The first care of the new Company was to succor Quebec, whose inmates were on the verge of starvation. Four armed vessels, with a fleet of transports commanded by Roquemont, one of the associates, sailed from Dieppe with colonists and supplies in April, 1628; but nearly at the same time another squadron, destined also for Quebec, was sailing from an English port. War had at length broken out in France. The Huguenot revolt had come to a head. Rochelle was in arms against the King; and Richelieu, with his royal ward, was beleaguering it with the whole strength of the kingdom. Charles the First of England, urged by the heated passions of Buckingham, had declared himself for the rebels, and sent a fleet to their aid. At home, Charles detested the followers of Calvin as dangerous to his own authority; abroad, he befriended them as dangerous to the authority of a rival. In France, Richelieu crushed Protestantism as a curb to the house of Bourbon; in Germany, he nursed and strengthened it as a curb to the house of Austria.

The attempts of Sir William Alexander to colonize Acadia had of late turned attention in England towards the New World; and on the breaking out of the war an expedition was set on foot, under the auspices of that singular personage, to seize on the French possessions in North America. It was a private enterprise, undertaken by London merchants, prominent among whom was Gervase Kirke, an Englishman of Derbyshire, who had long lived at Dieppe, and had there married a Frenchwoman. Gervase Kirke and his associates fitted out three small armed ships, commanded respectively by his sons David, Lewis, and Thomas. Letters of marque were obtained from the King, and the adventurers were authorized to drive out the French from Acadia and Canada. Many Huguenot refugees were among the crews. Having been expelled from New France as settlers, the persecuted sect were returning as enemies. One Captain Michel, who had been in the service of the Caens, "a furious Calvinist," is said to have instigated the attempt, acting, it is affirmed, under the influence of one of his former employers.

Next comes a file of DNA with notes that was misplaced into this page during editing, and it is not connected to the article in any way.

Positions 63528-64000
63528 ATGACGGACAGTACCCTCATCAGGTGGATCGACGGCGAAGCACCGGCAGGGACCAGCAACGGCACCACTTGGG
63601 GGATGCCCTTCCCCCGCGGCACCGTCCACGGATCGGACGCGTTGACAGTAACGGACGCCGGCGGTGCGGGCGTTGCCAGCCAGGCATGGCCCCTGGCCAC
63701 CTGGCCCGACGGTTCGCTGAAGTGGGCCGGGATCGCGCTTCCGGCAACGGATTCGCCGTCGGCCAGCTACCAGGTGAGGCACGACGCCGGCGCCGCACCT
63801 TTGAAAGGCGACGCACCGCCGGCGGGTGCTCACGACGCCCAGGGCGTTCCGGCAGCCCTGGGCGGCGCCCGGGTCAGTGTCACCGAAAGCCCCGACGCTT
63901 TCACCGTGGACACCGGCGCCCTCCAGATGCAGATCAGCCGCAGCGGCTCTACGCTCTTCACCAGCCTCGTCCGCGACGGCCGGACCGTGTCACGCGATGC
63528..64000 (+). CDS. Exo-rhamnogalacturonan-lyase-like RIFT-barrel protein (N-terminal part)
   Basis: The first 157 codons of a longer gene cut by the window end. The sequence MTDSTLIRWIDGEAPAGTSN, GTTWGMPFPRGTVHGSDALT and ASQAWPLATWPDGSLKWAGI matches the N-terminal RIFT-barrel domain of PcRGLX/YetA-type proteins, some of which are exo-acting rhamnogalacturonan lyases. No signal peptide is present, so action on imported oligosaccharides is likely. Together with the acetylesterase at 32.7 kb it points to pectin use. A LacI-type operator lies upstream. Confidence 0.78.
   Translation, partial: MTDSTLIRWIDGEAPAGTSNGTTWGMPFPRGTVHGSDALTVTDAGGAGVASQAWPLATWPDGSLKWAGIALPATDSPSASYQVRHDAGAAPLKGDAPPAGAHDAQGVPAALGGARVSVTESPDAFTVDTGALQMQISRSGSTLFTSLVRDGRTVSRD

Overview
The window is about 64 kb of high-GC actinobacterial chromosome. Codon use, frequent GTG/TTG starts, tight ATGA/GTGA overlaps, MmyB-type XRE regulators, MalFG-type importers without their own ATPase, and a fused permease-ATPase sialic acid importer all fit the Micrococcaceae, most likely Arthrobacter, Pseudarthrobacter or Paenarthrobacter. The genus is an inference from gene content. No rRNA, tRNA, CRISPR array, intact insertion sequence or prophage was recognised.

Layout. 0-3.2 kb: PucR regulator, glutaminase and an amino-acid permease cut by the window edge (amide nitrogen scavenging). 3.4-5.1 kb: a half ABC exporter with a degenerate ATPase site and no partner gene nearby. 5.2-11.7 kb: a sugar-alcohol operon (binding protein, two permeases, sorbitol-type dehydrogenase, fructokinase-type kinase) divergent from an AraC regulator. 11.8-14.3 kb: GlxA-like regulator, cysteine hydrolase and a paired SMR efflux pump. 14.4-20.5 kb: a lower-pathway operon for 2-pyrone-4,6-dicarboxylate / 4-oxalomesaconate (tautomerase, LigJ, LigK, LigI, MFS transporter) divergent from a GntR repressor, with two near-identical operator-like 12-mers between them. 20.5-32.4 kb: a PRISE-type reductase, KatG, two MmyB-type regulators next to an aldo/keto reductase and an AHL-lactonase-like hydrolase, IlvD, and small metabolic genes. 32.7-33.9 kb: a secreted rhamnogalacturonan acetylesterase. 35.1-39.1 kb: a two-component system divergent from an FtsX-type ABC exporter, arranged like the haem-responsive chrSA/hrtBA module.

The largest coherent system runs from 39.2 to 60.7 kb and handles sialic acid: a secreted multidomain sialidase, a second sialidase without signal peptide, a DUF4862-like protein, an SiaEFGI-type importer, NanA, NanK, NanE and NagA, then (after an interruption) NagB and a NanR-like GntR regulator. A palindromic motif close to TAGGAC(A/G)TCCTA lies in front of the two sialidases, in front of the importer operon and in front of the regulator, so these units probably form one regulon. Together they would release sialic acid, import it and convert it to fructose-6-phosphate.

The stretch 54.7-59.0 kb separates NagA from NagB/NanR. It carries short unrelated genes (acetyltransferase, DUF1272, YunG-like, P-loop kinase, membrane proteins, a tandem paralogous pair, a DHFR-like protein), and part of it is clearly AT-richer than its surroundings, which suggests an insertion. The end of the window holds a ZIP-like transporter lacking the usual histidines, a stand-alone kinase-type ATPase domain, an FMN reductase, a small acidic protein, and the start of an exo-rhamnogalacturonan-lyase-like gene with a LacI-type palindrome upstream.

Meanwhile the famished tenants of Quebec were eagerly waiting the expected succor. Daily they gazed beyond Point Levi and along the channels of Orleans, in the vain hope of seeing the approaching sails. At length, on the ninth of July, two men, worn with struggling through forests and over torrents, crossed the St. Charles and mounted the rock. They were from Cape Tourmente, where Champlain had some time before established an outpost, and they brought news that, according to the report of Indians, six large vessels lay in the harbor of Tadoussac. The friar Le Caron was at Quebec, and, with a brother Recollet, he went in a canoe to gain further intelligence. As the missionary scouts were paddling along the borders of the Island of Orleans, they met two canoes advancing in hot haste, manned by Indians, who with shouts and gestures warned them to turn back.

The friars, however, waited till the canoes came up, when they saw a man lying disabled at the bottom of one of them, his moustaches burned by the flash of the musket which had wounded him. He proved to be Foucher, who commanded at Cape Tourmente. On that morning, - such was the story of the fugitives, - twenty men had landed at that post from a small fishing-vessel. Being to all appearance French, they were hospitably received; but no sooner had they entered the houses than they began to pillage and burn all before them, killing the cattle, wounding the commandant, and making several prisoners.

The character of the fleet at Tadoussac was now sufficiently clear. Quebec was incapable of defence. Only fifty pounds of gunpowder were left in the magazine; and the fort, owing to the neglect and ill-will of the Caens, was so wretchedly constructed, that, a few days before, two towers of the main building had fallen. Champlain, however, assigned to each man his post, and waited the result. On the next afternoon, a boat was seen issuing from behind the Point of Orleans and hovering hesitatingly about the mouth of the St. Charles. On being challenged, the men on board proved to be Basque fishermen, lately captured by the English, and now sent by Kirke unwilling messengers to Champlain. Climbing the steep pathway to the fort, they delivered their letter, - a summons, couched in terms of great courtesy, to surrender Quebec. There was no hope but in courage. A bold front must supply the lack of batteries and ramparts; and Champlain dismissed the Basques with a reply, in which, with equal courtesy, he expressed his determination to hold his position to the last.

All now stood on the watch, hourly expecting the enemy; when, instead of the hostile squadron, a small boat crept into sight, and one Desdames, with ten Frenchmen, landed at the storehouses. He brought stirring news. The French commander, Roquemont, had despatched him to tell Champlain that the ships of the Hundred Associates were ascending the St. Lawrence, with reinforcements and supplies of all kinds. But on his way Desdames had seen an ominous sight, - the English squadron standing under full sail out of Tadoussac, and steering downwards as if to intercept the advancing succor. He had only escaped them by dragging his boat up the beach and hiding it; and scarcely were they out of sight when the booming of cannon told him that the fight was begun.